Zarathustra Seminars

Mrs. Jung: What exactly is the difference between intuition and revelation?

Prof. Jung: Well, an ordinary intuition is really one’s own activity.

I can set out to have an intuition and it doesn’t come to me as a revelation; I can stare at a thing until something comes into my mind.

I can even provoke it. An intuitive type sets out to intuit-it is very much his own activity-whereas a revelation has of course a great similarity but it appears much more as a fact outside oneself.

It is true that the intuitive derives the authority for his intuition from the same source, so at times it seems to have the same autonomous character, and the more it has that character, the more it has authority of course.

It is amazing how sure he is of his intuition, so certain that he can convince people of the merest possibility, a potential which might come off, or it might not. It is utterly improbable that more than 50 percent of intuitions are true because we are surrounded by a large percentage of false possibilities.

You see, a potentiality can remain forever a potentiality, and it may also be a false possibility; something may seem to be possible yet it is not at all, although one has an intuition that it is already.

The more intuition has an autonomous quality, the more it takes on the character of a revelation; therefore the most intuitive people behave as if they were all the time inspired.

They are perfectly certain, and in consequence they fall from one hole into the other and never get anywhere.

You see, what happens to them is that they assume that authority to be their own; if they did not they would be critical-then they would discuss matters with God.

The prophets discussed matters first; they were disobedient because they felt there were other elements involved in it and perhaps God didn’t really know whether the thing was right or not.

But the moment the intuitive has an intuition, he runs away with it and therefore he falls into a hole.

Mrs. Sigg: Could one say a revelation comes from the self?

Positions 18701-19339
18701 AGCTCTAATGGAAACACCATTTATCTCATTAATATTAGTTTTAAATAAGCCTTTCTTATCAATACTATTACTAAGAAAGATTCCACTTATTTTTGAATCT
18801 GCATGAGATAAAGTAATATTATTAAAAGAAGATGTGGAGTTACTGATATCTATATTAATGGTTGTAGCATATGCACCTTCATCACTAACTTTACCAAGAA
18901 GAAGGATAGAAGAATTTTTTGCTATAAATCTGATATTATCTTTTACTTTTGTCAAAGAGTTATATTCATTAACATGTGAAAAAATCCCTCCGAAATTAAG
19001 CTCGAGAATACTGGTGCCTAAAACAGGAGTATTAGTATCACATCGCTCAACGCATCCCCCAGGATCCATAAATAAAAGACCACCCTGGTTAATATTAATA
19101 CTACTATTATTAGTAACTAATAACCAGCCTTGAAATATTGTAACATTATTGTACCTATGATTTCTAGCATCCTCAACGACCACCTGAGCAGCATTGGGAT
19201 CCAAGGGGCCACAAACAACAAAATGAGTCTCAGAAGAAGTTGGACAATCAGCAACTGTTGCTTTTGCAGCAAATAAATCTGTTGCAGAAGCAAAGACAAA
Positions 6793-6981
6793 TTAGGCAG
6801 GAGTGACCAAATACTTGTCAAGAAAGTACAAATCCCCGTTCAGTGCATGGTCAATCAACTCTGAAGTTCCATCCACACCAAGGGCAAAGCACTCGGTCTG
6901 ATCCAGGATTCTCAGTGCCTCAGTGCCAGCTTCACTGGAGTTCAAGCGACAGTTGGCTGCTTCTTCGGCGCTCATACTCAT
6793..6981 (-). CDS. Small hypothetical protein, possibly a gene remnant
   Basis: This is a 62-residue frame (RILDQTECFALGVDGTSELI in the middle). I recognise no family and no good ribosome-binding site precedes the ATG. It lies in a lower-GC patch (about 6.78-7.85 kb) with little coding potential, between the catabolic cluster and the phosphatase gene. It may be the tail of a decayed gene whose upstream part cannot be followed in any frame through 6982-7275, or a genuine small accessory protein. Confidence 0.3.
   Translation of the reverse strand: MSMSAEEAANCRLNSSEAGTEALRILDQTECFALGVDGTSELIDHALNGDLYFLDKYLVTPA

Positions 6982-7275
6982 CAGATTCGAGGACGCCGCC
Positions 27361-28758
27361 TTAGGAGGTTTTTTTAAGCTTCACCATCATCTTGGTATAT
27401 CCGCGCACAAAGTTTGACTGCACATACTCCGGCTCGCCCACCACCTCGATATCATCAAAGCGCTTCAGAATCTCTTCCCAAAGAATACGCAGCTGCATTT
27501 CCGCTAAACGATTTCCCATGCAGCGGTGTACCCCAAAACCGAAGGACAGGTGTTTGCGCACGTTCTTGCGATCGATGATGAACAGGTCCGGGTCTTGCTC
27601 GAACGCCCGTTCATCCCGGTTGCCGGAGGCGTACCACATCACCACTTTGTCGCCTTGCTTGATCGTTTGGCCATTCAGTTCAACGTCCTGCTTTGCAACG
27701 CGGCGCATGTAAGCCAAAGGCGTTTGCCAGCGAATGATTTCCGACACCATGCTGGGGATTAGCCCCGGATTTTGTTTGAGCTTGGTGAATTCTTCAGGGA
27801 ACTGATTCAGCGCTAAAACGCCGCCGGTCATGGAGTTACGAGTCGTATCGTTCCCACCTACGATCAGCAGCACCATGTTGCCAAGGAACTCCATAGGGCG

Prof. Jung: Well, whatever the phrase is, we don’t know the source.

We must be very careful. Yes, we could make such a theory-of the so-called self from which a revelation comes-but this is metaphysical speculation.

Mrs. Crowley: I would have thought it could start with intuition.

Prof. Jung: Of course it can have such a form, but you cannot provoke it.

Mrs. Crowley: Then I had the wrong idea of intuition. I thought that was just what could not be done with intuition; I thought it was autonomous.

Prof. Jung: That is just the trouble: that is what the intuitive thinks. The more one is intuitive, the more it just comes to one, but it is one’s own activity. There is a tremendous danger in intuition; the more it is differentiated, the greater the danger that it takes on that character of revelation. It is the same with the intellect; if one has a finely differentiated intellect one feels that it is almost infallible. So a philosopher once told me that thinking could never be wrong because it was right in itself.

Mrs. Crowley: I mean exactly the opposite; an intuition is so uncertain that it is no proof if it comes to you, but if it is revelation you would be absolutely convinced.

Prof Jung: It is true that revelation has authority but the historical fact is, that even if the revelation comes to you with great authority, you may not believe it.

Mrs. Crowley: Well, you would feel more convinced, I should think, if you could possibly realize that it was revelation.

Prof Jung: That is perfectly true: people are more convinced by a revelation than by an intuition; but it is also true that if they have a real revelation they may not believe it, while they might believe an intuition.

Mrs. Durler: Where can you draw the line?

Prof Jung: Yes, where can you draw the line between the very sharp intellect and error? That is just the difficulty. ~Carl Jung, Zarathustra Seminar, Page 878